Letters: Marshall Field's, Katrina Response

Hosts Michele Norris and Melissa Block read from listener letters. Topics include the Marshall Field's name change, the response of African-American church leaders to Katrina and NPR coverage of President Bush's National Day of Prayer.

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MELISSA BLOCK, host:

On Thursday, we read from your letters, and we make corrections.

MICHELE NORRIS, host:

And we need to set this right. In our September 9th story on the response to Hurricane Katrina, we wrongly attributed this statement to FEMA's William Lokey.

Senator DAVID VITTER (Republican, Louisiana): I don't want to alarm everybody that, you know, New Orleans is filling up like a bowl. That's just not happening.

NORRIS: The speaker is actually David Vitter, the Republican senator from Louisiana.

BLOCK: We had a number of letters about yesterday's interview with the head of Federated Stores about the plan to change Chicago's venerated Marshall Field's department stores to Macy's.

NORRIS: Illinois listener Ann Fry was among the disappointed Field's fans.

BLOCK: `Marshall Field's has class,' she writes, `Macy's does not. It's that simple.'

NORRIS: Others don't think it is that simple.

BLOCK: `As I listened to one person describe how he was sending all of his Federated credit cards back and closing his accounts, I began to scream at my radio.'

NORRIS: This is from Michelle Siegel(ph) of Beverly Hills, Michigan.

BLOCK: `In a time when others have been devastated by Katrina, how can anyone spend any energy worrying about a name change? I hope these distressed Field's shoppers can take a few moments to realize how fortunate they are. When Hudson's changed its name to Field's a few years ago, Detroiters somehow survived. They will, too.'

NORRIS: Glen Hodge(ph) of Lawrenceville, Georgia, wrote in about a report on the response to the African-American church leaders to Hurricane Katrina.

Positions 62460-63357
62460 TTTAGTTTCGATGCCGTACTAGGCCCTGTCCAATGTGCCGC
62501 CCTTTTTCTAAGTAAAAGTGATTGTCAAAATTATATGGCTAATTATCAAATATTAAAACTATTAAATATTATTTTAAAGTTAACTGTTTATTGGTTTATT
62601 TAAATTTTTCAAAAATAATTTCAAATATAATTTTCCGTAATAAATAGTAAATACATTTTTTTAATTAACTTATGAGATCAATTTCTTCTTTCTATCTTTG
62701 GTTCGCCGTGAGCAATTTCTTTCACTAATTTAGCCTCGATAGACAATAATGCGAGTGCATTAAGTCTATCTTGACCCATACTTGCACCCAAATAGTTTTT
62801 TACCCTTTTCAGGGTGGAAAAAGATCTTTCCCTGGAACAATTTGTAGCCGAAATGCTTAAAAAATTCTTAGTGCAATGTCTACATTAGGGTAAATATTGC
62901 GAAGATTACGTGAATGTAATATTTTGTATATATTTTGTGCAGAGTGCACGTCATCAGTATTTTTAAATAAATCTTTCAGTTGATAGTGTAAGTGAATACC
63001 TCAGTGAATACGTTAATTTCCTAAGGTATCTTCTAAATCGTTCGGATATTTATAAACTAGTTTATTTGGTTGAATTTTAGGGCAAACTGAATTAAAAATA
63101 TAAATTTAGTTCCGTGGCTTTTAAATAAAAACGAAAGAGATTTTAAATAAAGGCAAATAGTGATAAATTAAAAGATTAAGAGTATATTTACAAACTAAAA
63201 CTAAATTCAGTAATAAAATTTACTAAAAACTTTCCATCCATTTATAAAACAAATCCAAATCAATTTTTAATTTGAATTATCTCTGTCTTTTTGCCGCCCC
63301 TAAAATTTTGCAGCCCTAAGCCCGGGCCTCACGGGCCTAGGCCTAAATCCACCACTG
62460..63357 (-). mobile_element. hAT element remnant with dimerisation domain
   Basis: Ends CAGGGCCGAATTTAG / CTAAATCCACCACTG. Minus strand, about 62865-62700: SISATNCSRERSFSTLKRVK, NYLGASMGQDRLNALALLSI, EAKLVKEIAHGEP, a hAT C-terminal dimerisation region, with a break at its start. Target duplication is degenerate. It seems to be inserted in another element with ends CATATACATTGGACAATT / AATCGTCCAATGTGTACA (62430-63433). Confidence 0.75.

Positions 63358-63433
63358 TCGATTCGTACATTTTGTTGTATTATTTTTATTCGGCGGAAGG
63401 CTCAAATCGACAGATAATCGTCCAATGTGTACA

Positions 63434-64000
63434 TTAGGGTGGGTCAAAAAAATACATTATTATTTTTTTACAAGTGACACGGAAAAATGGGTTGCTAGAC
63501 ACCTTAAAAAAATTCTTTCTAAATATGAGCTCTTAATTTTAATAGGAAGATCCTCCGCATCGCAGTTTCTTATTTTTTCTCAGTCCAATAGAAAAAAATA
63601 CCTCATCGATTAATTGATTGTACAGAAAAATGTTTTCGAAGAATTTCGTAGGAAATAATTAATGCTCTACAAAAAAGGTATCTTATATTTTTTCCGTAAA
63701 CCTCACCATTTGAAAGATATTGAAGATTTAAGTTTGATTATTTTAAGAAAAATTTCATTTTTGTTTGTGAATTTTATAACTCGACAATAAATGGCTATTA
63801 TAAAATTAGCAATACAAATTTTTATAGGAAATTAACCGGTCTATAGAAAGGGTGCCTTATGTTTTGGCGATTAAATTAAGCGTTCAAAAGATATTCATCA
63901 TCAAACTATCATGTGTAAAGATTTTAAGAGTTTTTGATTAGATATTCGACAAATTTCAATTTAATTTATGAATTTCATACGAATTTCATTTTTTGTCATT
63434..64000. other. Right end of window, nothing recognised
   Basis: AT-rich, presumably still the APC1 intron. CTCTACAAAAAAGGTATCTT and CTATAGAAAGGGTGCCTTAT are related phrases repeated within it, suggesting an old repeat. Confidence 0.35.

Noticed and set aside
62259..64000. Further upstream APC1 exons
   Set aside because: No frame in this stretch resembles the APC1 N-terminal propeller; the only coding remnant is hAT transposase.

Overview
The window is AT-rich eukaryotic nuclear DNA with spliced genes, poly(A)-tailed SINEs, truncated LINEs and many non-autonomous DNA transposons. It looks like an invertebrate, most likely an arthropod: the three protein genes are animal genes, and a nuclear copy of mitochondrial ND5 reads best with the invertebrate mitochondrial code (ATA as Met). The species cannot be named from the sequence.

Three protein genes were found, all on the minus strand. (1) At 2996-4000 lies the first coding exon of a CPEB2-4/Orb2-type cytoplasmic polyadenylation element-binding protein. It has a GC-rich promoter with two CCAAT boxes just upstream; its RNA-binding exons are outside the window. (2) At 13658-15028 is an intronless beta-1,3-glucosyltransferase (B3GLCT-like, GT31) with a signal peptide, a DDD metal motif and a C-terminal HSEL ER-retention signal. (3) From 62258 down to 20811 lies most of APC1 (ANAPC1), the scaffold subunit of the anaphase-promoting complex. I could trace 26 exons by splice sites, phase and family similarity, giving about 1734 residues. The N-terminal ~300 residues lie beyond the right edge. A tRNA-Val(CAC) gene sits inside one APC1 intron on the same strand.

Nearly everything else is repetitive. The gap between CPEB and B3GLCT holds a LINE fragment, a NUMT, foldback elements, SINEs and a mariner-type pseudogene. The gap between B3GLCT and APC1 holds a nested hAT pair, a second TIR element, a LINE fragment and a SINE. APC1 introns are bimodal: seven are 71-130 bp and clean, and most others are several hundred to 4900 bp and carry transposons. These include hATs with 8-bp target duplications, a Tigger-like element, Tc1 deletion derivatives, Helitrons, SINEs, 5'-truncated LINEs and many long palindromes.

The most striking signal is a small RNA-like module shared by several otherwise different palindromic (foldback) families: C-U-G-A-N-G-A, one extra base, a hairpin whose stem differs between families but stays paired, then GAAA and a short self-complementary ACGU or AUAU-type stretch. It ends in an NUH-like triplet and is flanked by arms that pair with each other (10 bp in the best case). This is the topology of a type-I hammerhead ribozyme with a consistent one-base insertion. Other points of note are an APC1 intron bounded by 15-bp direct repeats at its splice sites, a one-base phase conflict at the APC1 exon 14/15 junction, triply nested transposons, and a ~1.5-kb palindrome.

BLOCK: `I really enjoyed Barbara Bradley Hagerty's piece,' he writes, `that is until the very end, when she said the debate will be over who speaks for the black church. I thought we were beyond that. Now there seems to be this expectation that someone must speak for the group. Can't the black church be seen as diverse in opinion and viewpoint as any other group rather than some monolith with all the same views? Ask Barbara who speaks for the white church.'

NORRIS: We reported on Friday about the service at Washington National Cathedral on the National Day of Prayer and Remembrance declared by President Bush after Hurricane Katrina. We also spoke with a pastor outside New Orleans about his interaction with people affected by the storm.

BLOCK: `It would have been nice to hear perspectives other than the explicitly Christian,' wrote Douglas Carver of Albuquerque, New Mexico. `We heard a televangelist, our president sounding like a televangelist and a preacher whose community was affected. Were Jews, Hindus, Muslims or people of other faiths not praying and remembering today?'

NORRIS: Mike Flickeger(ph) of Atlanta, Georgia, wanted to hear a little bit more of our whole program apparently.

BLOCK: He wrote in with this anecdote: `I was at our north Georgia mountain house recently and wanted to go out and pick blueberries in the front yard. However, ALL THINGS CONSIDERED was on and I wanted to hear it out there, so I cranked up the stereo in the house to full power and went out to pick. I heard it just fine for a while until suddenly the sound went out. I went in and found I had blown the speakers. Our co-owner, when I reported this to him, commented that "You are the first person in the history of radio to blow out speakers listening to NPR."'

NORRIS: Well, if you suddenly find you've blown your radio speakers, you can always turn to your computer. Go to our Web site, npr.org, and click on the NPR podcast link. You'll be able to get NPR's most e-mailed stories as a downloadable file delivered to your computer or MP3 audio player every week. And while you're there, send us your thoughts. Click on the `Contact us' button.

BLOCK: And please tell us where you live and how to pronounce your name.

NORRIS: This is NPR, National Public Radio.

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